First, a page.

Through engaging anecdotes from his own life, and calling on his near encyclopedic memory of events in the lives of Captain Picard, Riker, Data, Worf and the rest of the crew of the Enterprise-D, Dave Marinaccio demonstrates how the universal appeal and commonsense wisdom of Star Trek: The Next Generation (as well as Star Trek: Deep Space Nine and Star Trek: Voyager) can help to shape a positive and humorous outlook on life.
Read More Show Less

Product Details

  • ISBN-13: 9780671010003
  • Publisher: Pocket Books/Star Trek
  • Publication date: 5/1/1998
  • Series: Star Trek Series
  • Pages: 167
  • Product dimensions: 5.43 (w) x 8.57 (h) x 0.65 (d)

Introduction

Call me Dave Marinaccio. It's not as catchy as Ishmael, but I too have taken a journey. Well, not so much taken a journey as been taken on one. You see, I've never left my great white couch.

Captain Jean-Luc Picard of the Starship Enterprise NCC-1701-D visits me several nights a week in my living room. He does most of the talking. This doesn't mean the relationship is one-sided. I find Picard a most engaging fellow, and I've learned a great bit by residing in his presence.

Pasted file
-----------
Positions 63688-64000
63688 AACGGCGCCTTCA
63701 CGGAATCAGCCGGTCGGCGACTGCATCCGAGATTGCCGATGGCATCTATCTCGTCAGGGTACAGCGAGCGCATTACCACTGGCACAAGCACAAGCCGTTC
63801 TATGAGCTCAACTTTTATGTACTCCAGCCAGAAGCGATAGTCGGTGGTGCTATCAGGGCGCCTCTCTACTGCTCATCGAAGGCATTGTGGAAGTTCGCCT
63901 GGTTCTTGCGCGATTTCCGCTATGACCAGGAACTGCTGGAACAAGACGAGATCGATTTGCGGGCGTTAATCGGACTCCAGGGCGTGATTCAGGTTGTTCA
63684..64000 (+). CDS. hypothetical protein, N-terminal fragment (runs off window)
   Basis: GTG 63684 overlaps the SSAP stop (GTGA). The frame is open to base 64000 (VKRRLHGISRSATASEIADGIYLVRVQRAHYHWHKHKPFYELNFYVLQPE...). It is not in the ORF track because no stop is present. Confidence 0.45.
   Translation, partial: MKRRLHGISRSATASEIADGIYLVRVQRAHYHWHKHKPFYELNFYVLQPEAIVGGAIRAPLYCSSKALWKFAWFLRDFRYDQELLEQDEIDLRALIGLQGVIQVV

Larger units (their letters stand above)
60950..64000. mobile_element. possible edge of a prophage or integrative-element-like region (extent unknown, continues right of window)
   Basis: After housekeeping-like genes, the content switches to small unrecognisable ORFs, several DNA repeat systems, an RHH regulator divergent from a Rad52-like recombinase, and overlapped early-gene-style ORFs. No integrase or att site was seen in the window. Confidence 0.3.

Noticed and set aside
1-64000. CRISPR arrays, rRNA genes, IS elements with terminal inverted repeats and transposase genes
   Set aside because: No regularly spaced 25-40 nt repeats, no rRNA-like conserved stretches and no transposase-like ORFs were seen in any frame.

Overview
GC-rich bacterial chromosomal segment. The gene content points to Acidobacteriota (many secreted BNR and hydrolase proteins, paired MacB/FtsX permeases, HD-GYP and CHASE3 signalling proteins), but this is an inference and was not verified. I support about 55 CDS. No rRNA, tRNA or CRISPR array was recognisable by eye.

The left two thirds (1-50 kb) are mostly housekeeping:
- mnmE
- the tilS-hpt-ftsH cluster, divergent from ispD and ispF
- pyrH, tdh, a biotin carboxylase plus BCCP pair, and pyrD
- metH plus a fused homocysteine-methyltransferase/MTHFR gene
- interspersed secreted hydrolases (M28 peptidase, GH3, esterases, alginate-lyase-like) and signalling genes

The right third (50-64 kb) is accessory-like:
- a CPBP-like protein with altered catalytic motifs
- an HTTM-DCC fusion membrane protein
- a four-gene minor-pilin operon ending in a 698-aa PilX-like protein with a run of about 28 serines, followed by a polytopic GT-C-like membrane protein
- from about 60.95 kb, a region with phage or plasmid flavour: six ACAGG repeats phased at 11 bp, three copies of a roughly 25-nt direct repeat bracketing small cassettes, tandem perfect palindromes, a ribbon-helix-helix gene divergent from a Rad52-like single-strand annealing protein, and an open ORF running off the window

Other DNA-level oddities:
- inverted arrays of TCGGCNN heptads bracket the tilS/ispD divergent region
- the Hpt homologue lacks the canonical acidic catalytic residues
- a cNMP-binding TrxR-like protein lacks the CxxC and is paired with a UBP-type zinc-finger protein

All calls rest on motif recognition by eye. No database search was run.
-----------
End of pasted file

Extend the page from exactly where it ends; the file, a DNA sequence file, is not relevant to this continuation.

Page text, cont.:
He's not perfect. For starters, he's a fictional character. Of course, I've met many of those in my chosen occupation, advertising. In truth, Jean-Luc has more real substance than many of my professional brethren.

He's bad for my eyes when I watch him in the dark. And he must bear some of the burden for my expanding waistline and softening sofa springs. Still, when all is said and done, he's expanded my imagination at least as much as my belt size.

"But Dave, Star Trek is just a television show." heard that phrase a lot over the past couple of years. Ever since I wrote All I Really Need to Know I Learned from Watching Star Trek.

As a society we are hypnotized by television. The average American TV set is switched on over six hours a day. More people believe television news than believe newspapers. That little electronic box in our living rooms, dining rooms, dens, bedrooms, attics, basements, garages, kitchens, and bathrooms has changed the way we live. But when I dared to suggest that there is actually something to be learned from watching the tube, people looked at me as if I were from space.